The examples of the tag of the invention are shown in Table 1 below. These tags are longer than conventional SAGE tags or LongSAGE tags, and allow more accurate identifications of the corresponding genes.

The present invention further provides a ditag-oligonucleotide comprising two tags, each of which is derived from a different expressed gene. The ditag-oligonucleotide is produced by the method comprising the following steps:

  • 1) synthesizing a cDNA pool from mRNA of expressed genes using a primer comprising oligo-dT and a recognition sequence of the type III restriction enzyme, followed by digestion of the cDNA pool with another restriction enzyme;
  • 2) purifying fragments comprising poly A sequence from the above cDNA pool, and ligating the fragments to either Linker-A or Linker-B, both of which comprise the recognition sequence of the type III restriction enzyme;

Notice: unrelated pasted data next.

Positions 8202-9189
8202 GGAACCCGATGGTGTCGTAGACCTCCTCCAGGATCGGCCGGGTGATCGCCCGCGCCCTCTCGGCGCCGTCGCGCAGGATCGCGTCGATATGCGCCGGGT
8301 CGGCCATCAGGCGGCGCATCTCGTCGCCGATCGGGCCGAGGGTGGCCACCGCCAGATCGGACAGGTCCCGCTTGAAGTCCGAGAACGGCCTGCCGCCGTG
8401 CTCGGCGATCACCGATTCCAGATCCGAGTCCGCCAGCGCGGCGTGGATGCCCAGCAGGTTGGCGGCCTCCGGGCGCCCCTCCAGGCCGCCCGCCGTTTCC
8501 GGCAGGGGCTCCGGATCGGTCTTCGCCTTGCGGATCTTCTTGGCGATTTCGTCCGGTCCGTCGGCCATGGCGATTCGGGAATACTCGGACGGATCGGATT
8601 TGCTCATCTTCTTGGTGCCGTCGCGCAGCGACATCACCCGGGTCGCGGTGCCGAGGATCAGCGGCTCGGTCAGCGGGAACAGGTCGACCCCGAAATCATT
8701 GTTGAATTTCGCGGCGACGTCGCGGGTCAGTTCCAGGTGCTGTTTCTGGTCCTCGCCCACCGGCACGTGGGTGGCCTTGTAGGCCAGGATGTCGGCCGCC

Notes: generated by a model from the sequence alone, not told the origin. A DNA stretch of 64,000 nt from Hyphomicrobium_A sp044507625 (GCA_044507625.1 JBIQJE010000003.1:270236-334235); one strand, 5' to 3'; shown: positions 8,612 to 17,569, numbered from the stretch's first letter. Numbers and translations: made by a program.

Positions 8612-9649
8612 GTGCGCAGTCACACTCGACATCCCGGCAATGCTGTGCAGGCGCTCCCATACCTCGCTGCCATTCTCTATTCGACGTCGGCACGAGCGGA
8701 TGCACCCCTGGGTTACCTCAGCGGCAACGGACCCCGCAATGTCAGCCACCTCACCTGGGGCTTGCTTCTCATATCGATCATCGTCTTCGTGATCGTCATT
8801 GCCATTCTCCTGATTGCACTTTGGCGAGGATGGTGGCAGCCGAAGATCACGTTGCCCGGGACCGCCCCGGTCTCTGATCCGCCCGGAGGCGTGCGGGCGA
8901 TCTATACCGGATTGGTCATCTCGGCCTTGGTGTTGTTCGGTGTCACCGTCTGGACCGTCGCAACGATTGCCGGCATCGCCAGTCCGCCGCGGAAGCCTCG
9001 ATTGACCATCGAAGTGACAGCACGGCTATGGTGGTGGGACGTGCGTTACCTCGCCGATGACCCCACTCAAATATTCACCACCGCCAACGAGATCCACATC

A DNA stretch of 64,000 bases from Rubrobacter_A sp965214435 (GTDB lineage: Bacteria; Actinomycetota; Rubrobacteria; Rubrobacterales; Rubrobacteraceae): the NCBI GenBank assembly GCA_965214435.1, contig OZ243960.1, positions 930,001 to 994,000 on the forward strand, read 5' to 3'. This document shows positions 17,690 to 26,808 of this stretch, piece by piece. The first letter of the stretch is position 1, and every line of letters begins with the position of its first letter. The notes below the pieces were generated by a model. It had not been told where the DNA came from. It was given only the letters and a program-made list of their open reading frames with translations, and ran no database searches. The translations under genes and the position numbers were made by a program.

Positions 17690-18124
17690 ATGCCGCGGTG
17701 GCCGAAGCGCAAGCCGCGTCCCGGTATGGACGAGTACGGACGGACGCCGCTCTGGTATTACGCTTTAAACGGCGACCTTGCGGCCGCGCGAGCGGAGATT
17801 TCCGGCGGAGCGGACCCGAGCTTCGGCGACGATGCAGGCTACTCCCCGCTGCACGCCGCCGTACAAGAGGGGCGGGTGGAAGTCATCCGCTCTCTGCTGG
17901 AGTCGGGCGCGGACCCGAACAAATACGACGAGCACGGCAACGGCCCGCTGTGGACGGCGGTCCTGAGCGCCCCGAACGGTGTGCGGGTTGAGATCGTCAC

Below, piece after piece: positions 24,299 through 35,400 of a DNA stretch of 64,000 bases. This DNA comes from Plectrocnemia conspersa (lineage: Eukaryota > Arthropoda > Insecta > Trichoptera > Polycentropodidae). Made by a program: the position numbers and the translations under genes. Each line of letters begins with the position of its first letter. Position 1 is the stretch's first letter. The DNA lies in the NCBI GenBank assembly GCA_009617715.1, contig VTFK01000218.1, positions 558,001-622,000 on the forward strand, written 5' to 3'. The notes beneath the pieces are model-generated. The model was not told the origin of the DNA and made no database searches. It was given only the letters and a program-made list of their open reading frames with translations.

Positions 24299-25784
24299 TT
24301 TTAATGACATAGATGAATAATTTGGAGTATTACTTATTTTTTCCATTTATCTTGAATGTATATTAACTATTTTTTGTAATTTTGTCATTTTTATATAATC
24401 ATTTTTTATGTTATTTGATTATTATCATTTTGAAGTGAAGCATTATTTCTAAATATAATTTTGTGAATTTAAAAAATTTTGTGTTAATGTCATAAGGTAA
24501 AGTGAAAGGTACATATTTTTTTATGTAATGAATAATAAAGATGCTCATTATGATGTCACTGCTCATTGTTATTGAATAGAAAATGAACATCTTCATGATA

• 3) digesting the above fragments with the type III restriction enzyme, and ligating the resulting fragment comprising Linker-A to the resulting fragment comprising Linker-B after performing a 3′-filling reaction; and
  • 4) digesting the above ligated fragments with the other restriction enzyme of step 1) to cleave off the linker sequence, and thereby obtain the ditag-oligonucleotide.

As shown in the above steps, a first recognition site of type III restriction enzyme is incorporated into the target cDNA by the RT primer used for the reverse transcription of cDNA from mRNA and a second recognition site of the type III restriction enzyme is incorporated into the target cDNA by the Linker sequence.

The RT primer is defined by the sequence 5′-N18-25-CAGCAG-T15-25-3′, wherein N18-25 is an arbitrary nucleotide sequence from 18 to 25 not comprising a sequence 5′-CAGCAG-3′ and a sequence 5′-CATG-3′. The 5′ end of RT primer may be modified, for example by biotin.